This post was sponsored by The Michigan Office of Highway Safety Planning as part of an Influencer Activation for Influence Central and all opinions expressed in my post are my own.
Michigan Booster Seat Safety
There are so many things that divide us as parents, but one thing that we can all agree on is that our children’s safety is our number one priority.
If our children aren’t safe, nothing else matters.
I’m not one to obsess or worry about things that really don’t matter; I strive to do my best as a parent while keeping my sanity intact. I buy good-quality sunscreen, but I’m not about to make it from scratch (okay, I did that once…)
We eat healthy, but I’m not about to bust my budget going all-organic – and I’m not giving up Sunday morning donuts anytime soon, even if they are ticking gluten-sugar bombs ready to send my daughter up the walls at any moment.
But there are certain true safety issues, like car safety, that I don’t take lightly. And thankfully, with most car safety issues, you only need to research and implement suggestions every couple of years.
When the Michigan Office of Highway Safety Planning reached out to me with some statistics on booster seat use in Michigan, I was shocked and concerned – and immediately agreed to be a part of their efforts to spread awareness about booster seat safety.
Michigan children ages 4-5 have a low rate of booster seat use at only 49.7%. That means the other 50.3% are not in booster seats!!
Research suggests that parents simply underestimate the risks or are unfamiliar with child passenger safety best practices.
So let’s set the record straight:
Michigan Booster Seat Safety Facts
- If your child is under 4’9”, they’re not tall enough to ride in the car without a booster seat. No matter how grown up they seem. Adult seat belts don’t fit or protect children shorter than 4’9” the way they should.
- Booster seat use reduces the risk for serious injury by 45 percent for children aged 4–8 years when compared with seat belt use alone. For older children and adults, seat belt use reduces the risk for death and serious injury by approximately half. However, with adults especially, you need to do more than get your seatbelt safely on, as you’re also exposed to other dangers your child may not face. For example, you may be at an increased risk of hip and knee injuries because of your long legs. When you slide your seat forwards or backward, for example, you tend to make readjustments to your hips and knees’ positioning. If your knees are not level (or even lower) than your hip position during such an adjustment, you may put your hips at risk of injury. Indeed some hip injuries may require hip replacement surgery. How long does hip replacement surgery take? It could be about one and a half hours.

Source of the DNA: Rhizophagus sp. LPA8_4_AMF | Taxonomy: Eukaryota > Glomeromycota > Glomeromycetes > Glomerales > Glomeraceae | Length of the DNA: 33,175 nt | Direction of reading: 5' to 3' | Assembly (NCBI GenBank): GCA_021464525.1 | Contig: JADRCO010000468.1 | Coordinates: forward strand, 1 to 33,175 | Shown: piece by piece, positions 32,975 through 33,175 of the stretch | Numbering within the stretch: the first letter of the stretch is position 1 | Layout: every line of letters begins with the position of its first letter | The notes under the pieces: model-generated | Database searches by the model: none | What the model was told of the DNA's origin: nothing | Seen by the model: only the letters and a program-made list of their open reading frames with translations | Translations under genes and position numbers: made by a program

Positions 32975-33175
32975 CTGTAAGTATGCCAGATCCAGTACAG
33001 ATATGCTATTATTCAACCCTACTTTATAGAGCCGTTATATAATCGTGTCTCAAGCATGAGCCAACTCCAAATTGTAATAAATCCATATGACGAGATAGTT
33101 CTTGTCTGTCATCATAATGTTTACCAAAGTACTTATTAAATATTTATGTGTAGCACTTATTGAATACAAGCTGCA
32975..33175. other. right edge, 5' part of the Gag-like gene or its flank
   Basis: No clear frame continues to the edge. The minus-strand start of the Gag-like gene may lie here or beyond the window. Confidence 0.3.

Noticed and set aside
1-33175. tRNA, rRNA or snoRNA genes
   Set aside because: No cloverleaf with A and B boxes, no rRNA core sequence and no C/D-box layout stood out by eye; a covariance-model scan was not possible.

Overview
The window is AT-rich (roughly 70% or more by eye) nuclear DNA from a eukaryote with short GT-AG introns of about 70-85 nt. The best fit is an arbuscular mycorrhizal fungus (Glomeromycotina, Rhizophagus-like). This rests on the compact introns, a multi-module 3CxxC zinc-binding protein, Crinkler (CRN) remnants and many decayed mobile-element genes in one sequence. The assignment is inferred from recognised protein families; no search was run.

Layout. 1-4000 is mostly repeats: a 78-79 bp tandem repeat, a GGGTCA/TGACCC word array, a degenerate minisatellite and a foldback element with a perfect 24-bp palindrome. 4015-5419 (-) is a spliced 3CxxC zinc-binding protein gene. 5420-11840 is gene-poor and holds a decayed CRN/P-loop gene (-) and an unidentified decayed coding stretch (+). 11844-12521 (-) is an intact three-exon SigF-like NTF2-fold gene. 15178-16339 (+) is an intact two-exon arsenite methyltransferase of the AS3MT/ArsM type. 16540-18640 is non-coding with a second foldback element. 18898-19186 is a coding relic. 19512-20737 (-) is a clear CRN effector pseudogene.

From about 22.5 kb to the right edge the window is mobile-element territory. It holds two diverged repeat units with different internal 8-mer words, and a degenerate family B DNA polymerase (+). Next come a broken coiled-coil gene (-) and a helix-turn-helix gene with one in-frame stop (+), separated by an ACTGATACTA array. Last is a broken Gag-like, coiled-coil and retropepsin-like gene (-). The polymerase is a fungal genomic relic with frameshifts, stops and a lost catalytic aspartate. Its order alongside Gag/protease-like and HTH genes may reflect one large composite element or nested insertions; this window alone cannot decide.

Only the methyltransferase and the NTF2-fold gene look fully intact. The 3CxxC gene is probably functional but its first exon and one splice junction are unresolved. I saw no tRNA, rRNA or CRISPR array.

Booster seats are inexpensive and there are models that are convenient for bringing on vacation. They are also incredibly easy to install and move from car to car, when necessary.
I even have two extra booster seats in my car at all times in case we want to offer a friend a ride, or pick up a friend. Absolutely no one under 4’9″ sits in my car without a booster seat – I would never forgive myself if anything were to happen to a child in my care, and that includes riding in my car.
Keeping our kids safe in cars is super simple and you can get some great tips from the Michigan OHSP Website.
And please, share this post or the Michigan OHSP Website with your friends and family. People just do not understand the risks – and taking a few minutes to learn about booster seat safety can mean the difference between a child being protected in an accident, or sustaining potentially fatal or life-altering injuries.
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